COVID-19 is causing more deaths of men than women, why?
What once seemed to be a coincidence has become a clear pattern: men tend to get sicker from COVID-19 and are more likely to die.
Men and women seem to be equally likely to get COVID-19. To illustrate this point, consider the following graph, made by UN Women from 38% of confirmed cases as of May 7, when the global number of reported cases was 3,679,499.
As to why there are so many more women over 85 years of age infected with COVID-19 than men, the answer may simply be that women tend to live longer.
What is less clear, however, is why, despite the fact that men and women appear to be contracting the disease in equal proportions, so many more men have died. And why that pattern holds true regardless of age or country.
The answer seems to lie in a set of variables. On the one hand, behavioral variables, such as the number of men who smoke, how long it takes men - relative to most women - to seek medical assistance when they feel sick, the number of times a day they wash their hands, or how willing they are to wear a mask.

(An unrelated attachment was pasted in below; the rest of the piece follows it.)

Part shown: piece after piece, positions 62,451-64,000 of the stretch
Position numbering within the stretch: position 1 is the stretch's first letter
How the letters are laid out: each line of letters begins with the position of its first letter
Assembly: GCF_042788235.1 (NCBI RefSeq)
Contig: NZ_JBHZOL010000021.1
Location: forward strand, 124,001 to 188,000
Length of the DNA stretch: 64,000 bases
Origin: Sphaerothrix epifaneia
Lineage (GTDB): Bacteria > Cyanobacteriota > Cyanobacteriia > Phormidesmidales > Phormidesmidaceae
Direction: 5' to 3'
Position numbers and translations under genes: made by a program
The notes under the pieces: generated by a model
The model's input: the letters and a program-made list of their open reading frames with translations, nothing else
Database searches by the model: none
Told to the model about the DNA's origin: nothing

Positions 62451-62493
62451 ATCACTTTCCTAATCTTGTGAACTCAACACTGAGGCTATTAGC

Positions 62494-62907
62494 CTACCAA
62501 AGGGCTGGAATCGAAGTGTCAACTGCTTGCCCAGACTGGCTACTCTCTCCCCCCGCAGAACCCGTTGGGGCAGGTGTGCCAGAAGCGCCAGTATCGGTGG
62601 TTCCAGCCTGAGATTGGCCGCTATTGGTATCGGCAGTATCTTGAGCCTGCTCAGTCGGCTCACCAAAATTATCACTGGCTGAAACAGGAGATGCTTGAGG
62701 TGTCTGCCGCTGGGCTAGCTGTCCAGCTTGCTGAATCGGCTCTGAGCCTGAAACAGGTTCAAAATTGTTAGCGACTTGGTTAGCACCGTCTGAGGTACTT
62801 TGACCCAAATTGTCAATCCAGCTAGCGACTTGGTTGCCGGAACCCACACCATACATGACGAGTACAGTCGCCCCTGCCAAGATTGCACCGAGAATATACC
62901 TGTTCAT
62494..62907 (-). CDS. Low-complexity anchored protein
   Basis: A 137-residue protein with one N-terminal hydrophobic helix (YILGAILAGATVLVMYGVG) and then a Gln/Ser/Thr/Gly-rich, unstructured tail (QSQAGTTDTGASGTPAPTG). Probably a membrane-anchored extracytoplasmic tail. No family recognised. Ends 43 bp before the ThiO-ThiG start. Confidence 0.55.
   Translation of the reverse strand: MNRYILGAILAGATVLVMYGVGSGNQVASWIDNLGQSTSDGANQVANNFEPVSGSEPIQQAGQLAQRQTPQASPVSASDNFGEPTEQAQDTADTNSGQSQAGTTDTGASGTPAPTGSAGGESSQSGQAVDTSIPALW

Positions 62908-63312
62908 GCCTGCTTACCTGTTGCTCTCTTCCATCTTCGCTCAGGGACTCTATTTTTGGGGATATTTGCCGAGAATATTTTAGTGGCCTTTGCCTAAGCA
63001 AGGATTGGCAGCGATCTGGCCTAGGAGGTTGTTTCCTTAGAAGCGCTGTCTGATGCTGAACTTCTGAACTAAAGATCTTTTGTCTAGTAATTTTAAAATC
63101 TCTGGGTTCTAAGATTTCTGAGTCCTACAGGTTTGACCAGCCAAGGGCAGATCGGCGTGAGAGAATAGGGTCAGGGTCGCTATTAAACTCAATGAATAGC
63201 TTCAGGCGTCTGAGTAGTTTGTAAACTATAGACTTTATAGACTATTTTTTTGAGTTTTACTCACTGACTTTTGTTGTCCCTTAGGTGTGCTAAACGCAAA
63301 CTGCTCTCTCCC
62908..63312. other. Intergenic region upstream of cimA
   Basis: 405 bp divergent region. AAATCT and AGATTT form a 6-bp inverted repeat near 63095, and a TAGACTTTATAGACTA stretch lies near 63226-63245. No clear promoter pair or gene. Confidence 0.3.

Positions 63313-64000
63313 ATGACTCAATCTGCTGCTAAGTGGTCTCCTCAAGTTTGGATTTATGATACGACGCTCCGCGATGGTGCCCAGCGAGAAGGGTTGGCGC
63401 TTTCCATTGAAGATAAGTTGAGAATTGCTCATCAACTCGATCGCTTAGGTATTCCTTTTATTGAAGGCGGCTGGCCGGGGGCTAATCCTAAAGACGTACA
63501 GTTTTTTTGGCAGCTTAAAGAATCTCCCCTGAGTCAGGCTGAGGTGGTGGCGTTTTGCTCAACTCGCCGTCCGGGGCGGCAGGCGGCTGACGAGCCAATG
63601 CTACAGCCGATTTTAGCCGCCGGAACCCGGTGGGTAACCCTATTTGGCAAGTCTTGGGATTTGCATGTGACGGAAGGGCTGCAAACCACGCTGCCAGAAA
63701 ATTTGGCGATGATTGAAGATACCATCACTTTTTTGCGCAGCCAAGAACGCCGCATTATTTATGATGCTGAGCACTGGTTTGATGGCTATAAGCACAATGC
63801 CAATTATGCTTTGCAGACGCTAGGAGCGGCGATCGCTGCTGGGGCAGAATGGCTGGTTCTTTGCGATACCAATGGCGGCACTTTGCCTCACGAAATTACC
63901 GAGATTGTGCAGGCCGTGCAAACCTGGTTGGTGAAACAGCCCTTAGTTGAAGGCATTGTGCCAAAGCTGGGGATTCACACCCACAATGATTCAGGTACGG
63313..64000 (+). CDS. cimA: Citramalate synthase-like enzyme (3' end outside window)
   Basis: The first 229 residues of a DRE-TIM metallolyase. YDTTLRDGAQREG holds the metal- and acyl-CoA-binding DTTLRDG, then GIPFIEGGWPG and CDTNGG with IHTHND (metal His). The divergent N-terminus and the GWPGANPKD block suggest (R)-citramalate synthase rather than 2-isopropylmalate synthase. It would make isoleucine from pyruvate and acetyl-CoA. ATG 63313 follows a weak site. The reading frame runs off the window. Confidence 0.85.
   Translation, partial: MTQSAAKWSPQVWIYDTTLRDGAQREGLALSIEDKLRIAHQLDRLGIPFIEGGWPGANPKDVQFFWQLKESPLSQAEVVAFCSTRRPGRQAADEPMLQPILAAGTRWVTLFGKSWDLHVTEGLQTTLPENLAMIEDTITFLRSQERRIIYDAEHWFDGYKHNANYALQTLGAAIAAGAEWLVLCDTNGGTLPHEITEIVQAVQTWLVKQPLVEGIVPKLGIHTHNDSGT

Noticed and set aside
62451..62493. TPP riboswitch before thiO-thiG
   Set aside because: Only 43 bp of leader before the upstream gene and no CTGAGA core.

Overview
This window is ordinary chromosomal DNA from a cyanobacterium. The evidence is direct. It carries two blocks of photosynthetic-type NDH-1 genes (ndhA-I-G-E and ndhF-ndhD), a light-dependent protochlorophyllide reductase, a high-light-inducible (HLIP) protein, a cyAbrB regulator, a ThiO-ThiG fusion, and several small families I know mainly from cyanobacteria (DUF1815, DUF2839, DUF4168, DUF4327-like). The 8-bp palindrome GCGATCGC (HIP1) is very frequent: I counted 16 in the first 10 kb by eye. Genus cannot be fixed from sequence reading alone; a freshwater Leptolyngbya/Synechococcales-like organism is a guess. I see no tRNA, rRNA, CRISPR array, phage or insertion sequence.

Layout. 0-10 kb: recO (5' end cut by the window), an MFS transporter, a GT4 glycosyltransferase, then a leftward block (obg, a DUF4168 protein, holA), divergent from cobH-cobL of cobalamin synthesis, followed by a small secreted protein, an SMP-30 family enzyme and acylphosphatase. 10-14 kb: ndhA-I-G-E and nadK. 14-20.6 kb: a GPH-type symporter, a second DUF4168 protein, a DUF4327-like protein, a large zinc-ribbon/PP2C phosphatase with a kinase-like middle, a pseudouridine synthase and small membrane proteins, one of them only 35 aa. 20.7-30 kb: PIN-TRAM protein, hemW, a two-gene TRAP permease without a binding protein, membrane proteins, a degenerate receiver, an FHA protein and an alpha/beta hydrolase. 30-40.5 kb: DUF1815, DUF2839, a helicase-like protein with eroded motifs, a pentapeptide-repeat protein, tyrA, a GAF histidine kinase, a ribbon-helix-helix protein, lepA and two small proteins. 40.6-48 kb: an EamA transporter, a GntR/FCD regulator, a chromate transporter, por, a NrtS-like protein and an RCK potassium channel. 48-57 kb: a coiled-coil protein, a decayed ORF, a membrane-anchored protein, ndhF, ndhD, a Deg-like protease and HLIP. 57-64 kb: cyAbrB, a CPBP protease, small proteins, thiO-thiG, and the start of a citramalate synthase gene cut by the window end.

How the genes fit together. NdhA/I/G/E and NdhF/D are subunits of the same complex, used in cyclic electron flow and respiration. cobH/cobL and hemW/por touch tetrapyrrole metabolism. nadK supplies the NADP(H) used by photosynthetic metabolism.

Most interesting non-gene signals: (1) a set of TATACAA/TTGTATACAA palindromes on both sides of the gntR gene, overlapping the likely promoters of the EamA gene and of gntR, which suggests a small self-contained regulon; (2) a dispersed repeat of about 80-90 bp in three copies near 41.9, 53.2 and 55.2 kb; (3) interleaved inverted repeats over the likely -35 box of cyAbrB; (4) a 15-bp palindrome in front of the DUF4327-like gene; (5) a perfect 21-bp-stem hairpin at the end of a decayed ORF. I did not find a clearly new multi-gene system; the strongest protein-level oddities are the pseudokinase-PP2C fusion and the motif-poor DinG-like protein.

The other part of the answer seems to be in genetics. For one thing, women tend to show stronger immune responses to viral infections than men.
One of the ways that women's immune responses are different is because of a protein called TLR7 (Toll-like receptor-7), which causes the immune system to respond to viral RNA.
This protein, Professor Sabra Klein - professor of molecular microbiology and immunology at Johns Hopkins Bloomberg School of Public Health - explained to The Guardian, is in gene X, of which women have two copies. Men, by having one X and one Y gene, are less able to activate the cells responsible for removing the virus from the body. Klein points out that this also works with viruses like hepatitis and HIV.
The downside is that women tend to be more affected by autoimmune diseases and have more aggressive inflammatory reactions.
Estrogen and progesterone may be part of the conditions specific to women that favor their survival. However, this would not explain why the pattern repeats itself even in older women, whose hormone production drops significantly with menopause.
Although there are several indications that women are genetically more resilient and have a greater ability to heal, most medical studies have been done on men. This, unfortunately, makes it more difficult to find out what treatment to use with men to increase their chances of survival, even though it is observed that women tend to be more likely to survive COVID-19.
Meanwhile, there are already some exploratory studies in which men are being given estrogen and progesterone.